https://fonts.googleapis.com/css?family=Open+Sans:400,400i,700,700i&amp;subset=greek,greek-ext,latin-ext

which generates a css file with 28 font-face rules.

your [3] will just give the woff2 file for weight 400 and style normal, latin.

Nor is it desirable to request every weight and style etc. The browser looks at a page and decides which fonts to download.

So I think what Google does now is good. One quibble is that there are two servers. Ideally should have been just one - both for the css and the font files.

Another way is Typekit, where you have an account and make a kit.

@Androbin

This comment has been minimized.

Androbin commented Sep 26, 2017

@vijayaraghavanramanan
This wasn't meant as a replacement of the auto-generated CSS files, rather I mean't it might make things a bit easier in terms of e.g. the cache-ability of the CSS files as well as giving slightly more control to developers over working with the font files.

I think the query string solution is great in terms of being able to customize the font behaviour more. But in addition to this change, I might be practical to canonicalize the URL used to retrieve the respective font files.

This shouldn't be hard to implement but might de-complicate things over the long run with caching being just one example.

The real question really is: What would be used?

  • Dynamic Serving + Vary Header
  • 301 Redirect + Vary Header
  • 302 Redirect + Vary Header

Any of these options should meet come in handy in terms of e.g. cache-ability but other technical aspects might have to be considered as well.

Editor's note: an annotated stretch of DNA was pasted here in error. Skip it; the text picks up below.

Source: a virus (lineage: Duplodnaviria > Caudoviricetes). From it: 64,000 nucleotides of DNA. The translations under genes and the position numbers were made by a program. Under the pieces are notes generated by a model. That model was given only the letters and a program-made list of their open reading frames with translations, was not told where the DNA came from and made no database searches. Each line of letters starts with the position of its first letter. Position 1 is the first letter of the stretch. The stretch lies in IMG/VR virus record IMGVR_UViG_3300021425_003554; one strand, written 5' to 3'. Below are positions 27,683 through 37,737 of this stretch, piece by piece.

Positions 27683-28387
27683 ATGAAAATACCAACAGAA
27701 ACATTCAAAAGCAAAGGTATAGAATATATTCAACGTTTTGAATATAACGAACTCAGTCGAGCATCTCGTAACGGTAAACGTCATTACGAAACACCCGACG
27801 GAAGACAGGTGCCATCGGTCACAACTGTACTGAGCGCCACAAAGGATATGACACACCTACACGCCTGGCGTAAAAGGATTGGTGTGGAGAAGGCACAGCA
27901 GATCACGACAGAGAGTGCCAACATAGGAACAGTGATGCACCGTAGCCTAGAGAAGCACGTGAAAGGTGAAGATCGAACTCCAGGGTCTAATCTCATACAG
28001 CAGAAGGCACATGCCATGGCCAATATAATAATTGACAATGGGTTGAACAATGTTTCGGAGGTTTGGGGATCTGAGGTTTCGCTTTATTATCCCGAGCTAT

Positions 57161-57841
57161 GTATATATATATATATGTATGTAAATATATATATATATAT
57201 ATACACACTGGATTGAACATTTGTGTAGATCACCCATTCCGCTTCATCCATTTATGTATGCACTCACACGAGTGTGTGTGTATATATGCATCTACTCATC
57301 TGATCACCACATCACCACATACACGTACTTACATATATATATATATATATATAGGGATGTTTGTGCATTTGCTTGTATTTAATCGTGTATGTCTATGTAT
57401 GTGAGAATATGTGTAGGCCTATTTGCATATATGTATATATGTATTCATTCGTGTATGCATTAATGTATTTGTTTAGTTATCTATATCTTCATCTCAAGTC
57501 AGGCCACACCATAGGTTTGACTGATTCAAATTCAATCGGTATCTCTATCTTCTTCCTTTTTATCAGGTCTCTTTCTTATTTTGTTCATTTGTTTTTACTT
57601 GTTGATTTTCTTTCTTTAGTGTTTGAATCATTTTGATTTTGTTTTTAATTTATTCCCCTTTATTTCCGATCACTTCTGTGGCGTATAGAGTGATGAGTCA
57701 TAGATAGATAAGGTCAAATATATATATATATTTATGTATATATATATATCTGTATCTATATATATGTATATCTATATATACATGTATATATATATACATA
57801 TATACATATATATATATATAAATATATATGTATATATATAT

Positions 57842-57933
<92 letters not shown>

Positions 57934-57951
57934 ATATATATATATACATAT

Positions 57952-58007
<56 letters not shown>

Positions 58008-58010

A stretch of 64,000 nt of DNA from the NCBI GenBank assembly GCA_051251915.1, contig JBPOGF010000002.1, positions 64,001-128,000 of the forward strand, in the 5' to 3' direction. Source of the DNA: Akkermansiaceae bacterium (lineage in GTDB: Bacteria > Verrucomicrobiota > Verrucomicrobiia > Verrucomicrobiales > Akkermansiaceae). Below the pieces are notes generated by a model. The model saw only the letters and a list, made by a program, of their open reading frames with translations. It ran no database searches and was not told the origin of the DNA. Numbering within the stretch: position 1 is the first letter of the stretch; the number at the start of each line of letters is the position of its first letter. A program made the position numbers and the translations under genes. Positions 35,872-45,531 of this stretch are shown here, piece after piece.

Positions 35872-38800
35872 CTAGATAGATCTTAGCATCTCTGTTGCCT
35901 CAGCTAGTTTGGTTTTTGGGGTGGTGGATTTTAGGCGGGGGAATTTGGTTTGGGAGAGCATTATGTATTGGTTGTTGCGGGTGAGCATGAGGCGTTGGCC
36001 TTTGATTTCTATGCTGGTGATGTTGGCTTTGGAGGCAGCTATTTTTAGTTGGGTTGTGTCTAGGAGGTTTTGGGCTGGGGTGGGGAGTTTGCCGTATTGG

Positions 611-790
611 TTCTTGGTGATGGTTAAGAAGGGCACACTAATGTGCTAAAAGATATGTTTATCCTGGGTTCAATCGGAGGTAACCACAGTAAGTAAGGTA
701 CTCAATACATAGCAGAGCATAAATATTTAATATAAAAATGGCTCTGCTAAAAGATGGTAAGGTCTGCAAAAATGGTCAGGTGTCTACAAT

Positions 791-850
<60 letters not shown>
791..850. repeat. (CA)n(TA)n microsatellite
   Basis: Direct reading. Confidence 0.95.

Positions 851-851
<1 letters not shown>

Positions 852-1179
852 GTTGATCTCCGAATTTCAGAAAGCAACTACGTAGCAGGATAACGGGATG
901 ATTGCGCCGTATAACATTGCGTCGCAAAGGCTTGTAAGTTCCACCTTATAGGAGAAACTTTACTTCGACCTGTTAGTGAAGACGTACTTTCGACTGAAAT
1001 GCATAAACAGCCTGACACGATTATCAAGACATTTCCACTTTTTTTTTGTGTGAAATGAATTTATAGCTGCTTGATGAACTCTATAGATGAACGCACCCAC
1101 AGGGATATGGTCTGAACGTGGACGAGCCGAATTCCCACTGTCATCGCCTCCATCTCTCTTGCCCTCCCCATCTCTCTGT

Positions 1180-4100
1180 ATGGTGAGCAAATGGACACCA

@vijayaraghavanramanan

This comment has been minimized.

vijayaraghavanramanan commented Sep 27, 2017

I might be practical to canonicalize the URL used to retrieve the respective font files.

@Androbin

It's not easy.

The latest browsers get multiple woff2 files depending on the unicode range. So the recent versions of Chrome have separate files for latin, latin-ext, greek, greek-ext. Which the browser downloads depending on whether the page needs it or not.

Older browsers or Edge receive just one font file for a weight and a style.

So there's no one font file really.

@Androbin

This comment has been minimized.

Androbin commented Sep 27, 2017

@vijayaraghavanramanan
Yeah, I did realize that there are many font files, not one, but they could be redirected to dynamically from single URL the same way that the CSS files uses to .compile the paths.

Current: Static URL -> Dynamic CSS -> Dynamic Font Paths (-> No Redirects)
Suggestion: Static URL -> Static CSS -> Static Font Paths -> Dynamic Redirects -> Dynamic Font Paths

@vijayaraghavanramanan

This comment has been minimized.

vijayaraghavanramanan commented Sep 27, 2017

@Androbin

Don't know enough to know about redirecting to multiple files, but not the most efficient, I'd imagine.

The way unicode-range works in css font-face rules is that the browser downloads only the fonts necessary. So I don't know how redirecting to multiples can help.

@Androbin

This comment has been minimized.

Androbin commented Sep 27, 2017